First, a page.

“We’re calling on governments to make sure that teachers are among the first to get vaccinated after the vulnerable populations and our health-care workers,” said Shelley Morse, president of the Canadian Teachers’ Federation, an alliance of provincial and territorial teacher unions that represents more than 300,000 education workers across the country.
Governments should consider teachers and education workers among the early groups of essential workers for vaccination considering the risks most currently face in their classrooms, including poor ventilation, no room to physically distance, and variable mask requirements, according to Morse.
“Anywhere you go in public, you have to have a mask on. You have to be taking precautions,” she said.
“Simply put, teachers are front-line workers without front-line protections — not the protections that you see in public.”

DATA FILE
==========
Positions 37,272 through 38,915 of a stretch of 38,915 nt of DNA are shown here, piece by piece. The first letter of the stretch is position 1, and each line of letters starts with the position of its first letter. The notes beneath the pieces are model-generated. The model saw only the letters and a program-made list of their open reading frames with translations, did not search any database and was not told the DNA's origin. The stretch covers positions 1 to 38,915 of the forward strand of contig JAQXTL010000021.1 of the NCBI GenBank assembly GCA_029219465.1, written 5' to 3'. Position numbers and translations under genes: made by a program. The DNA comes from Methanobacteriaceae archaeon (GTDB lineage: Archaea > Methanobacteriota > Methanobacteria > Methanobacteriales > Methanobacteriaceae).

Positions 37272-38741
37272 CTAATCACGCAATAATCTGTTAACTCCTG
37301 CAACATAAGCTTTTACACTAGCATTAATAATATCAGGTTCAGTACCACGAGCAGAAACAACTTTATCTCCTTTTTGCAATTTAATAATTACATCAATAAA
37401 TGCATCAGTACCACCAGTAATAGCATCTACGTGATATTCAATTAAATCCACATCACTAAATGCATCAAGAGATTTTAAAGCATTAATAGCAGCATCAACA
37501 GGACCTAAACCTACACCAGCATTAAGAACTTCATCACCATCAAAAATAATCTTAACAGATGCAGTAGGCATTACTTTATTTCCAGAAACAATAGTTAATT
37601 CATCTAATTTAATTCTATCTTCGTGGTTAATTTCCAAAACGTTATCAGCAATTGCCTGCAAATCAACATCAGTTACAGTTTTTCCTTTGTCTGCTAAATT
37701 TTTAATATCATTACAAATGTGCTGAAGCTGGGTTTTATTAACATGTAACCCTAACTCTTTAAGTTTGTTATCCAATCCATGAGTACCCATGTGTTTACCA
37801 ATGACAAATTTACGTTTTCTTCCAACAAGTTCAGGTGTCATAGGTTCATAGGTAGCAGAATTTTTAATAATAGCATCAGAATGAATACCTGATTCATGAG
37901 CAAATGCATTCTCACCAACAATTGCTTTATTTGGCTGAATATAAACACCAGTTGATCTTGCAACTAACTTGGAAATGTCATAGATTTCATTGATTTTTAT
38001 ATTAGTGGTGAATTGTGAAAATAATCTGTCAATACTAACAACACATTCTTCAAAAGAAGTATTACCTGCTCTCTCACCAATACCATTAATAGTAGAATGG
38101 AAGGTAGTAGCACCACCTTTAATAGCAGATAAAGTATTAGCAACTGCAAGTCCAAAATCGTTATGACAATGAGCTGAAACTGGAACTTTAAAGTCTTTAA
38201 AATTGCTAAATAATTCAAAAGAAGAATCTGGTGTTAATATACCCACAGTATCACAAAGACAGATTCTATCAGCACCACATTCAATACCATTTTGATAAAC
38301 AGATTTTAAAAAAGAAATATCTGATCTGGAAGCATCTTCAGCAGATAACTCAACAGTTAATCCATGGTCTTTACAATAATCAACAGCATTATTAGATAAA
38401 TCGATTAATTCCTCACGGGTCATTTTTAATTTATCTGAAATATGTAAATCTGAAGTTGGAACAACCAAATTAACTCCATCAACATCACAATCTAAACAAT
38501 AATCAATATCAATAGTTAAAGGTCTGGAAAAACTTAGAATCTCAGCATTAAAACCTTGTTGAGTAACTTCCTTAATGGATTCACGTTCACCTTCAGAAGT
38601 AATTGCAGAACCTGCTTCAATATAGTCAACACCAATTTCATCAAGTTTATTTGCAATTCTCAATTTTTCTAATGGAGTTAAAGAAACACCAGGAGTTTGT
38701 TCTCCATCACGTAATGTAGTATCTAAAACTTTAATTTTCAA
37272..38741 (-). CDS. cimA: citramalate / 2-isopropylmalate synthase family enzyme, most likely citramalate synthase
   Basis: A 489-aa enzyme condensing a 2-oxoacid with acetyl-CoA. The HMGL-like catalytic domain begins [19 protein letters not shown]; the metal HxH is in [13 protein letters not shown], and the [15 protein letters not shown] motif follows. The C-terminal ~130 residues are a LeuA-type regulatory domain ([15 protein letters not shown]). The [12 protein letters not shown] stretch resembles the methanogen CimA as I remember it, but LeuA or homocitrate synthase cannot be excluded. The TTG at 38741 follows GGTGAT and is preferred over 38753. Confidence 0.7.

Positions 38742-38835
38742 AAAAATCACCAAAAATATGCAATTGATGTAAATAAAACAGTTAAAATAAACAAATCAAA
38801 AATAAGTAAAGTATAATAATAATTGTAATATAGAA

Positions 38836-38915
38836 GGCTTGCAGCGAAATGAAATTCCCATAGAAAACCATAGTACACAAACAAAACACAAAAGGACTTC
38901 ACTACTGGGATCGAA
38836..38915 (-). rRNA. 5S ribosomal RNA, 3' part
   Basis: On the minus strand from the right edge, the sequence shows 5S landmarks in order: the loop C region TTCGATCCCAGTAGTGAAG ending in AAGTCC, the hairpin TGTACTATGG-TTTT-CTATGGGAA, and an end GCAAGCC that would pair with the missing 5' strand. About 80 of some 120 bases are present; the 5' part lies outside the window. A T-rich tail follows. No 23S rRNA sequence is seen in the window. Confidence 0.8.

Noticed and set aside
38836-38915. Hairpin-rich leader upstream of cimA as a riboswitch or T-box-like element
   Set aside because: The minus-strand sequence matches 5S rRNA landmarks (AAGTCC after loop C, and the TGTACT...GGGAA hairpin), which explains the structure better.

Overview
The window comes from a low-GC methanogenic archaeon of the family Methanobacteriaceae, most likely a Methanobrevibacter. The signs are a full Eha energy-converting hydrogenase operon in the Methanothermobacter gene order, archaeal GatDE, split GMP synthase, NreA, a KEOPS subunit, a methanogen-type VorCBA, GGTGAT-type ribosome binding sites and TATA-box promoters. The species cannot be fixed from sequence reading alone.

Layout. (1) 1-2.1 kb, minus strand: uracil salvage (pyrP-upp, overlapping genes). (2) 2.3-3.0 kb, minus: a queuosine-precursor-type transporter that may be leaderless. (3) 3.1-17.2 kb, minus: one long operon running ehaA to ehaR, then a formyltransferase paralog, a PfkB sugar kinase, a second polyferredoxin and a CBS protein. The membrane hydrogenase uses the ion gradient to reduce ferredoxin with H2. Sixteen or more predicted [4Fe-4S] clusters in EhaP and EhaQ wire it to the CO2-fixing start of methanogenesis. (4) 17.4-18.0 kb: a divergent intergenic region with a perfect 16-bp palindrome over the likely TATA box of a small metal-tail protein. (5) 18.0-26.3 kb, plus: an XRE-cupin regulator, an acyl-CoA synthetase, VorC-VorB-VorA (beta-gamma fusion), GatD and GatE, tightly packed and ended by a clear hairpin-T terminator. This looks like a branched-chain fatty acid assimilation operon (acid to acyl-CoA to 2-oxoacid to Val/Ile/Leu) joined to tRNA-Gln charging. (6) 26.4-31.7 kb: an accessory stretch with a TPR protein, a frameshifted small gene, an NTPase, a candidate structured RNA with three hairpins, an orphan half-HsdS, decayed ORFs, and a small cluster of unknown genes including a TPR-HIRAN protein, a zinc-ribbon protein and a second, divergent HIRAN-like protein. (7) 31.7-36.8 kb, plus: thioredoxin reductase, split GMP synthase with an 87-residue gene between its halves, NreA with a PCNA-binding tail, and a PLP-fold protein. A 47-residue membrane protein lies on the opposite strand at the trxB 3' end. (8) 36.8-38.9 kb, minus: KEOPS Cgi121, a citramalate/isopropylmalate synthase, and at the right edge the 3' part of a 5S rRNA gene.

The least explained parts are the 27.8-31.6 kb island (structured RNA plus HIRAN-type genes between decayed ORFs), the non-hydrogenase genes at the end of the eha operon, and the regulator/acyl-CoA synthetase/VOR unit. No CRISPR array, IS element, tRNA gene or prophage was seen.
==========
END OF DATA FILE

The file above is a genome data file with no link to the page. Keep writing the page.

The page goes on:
Early vaccination of education workers offers a valuable layer of protection and will help keep schools open for in-person learning, which is best for students, said Morse.
“For women to stay at work, for the economy to recover, schools need to stay open and, to stay open, we need teachers to be vaccinated.”
Other countries considering prioritizing teachers
It’s a consideration that’s also been raised in the U.K. and the U.S. in the past two weeks amid conversations about next steps in their own vaccine rollouts.
The U.K.’s education secretary suggested earlier this month he’s looking at prioritizing teachers and school support staff after the initial phase rolling out the Pfizer-BioNTech COVID-19 vaccine, a decision also called for by England’s children’s commissioner. The U.K.’s vaccine committee has suggested those at greater risk of contracting the virus due to their work — such as first responders, the military, teachers and public transportation workers — could be prioritized in a second phase.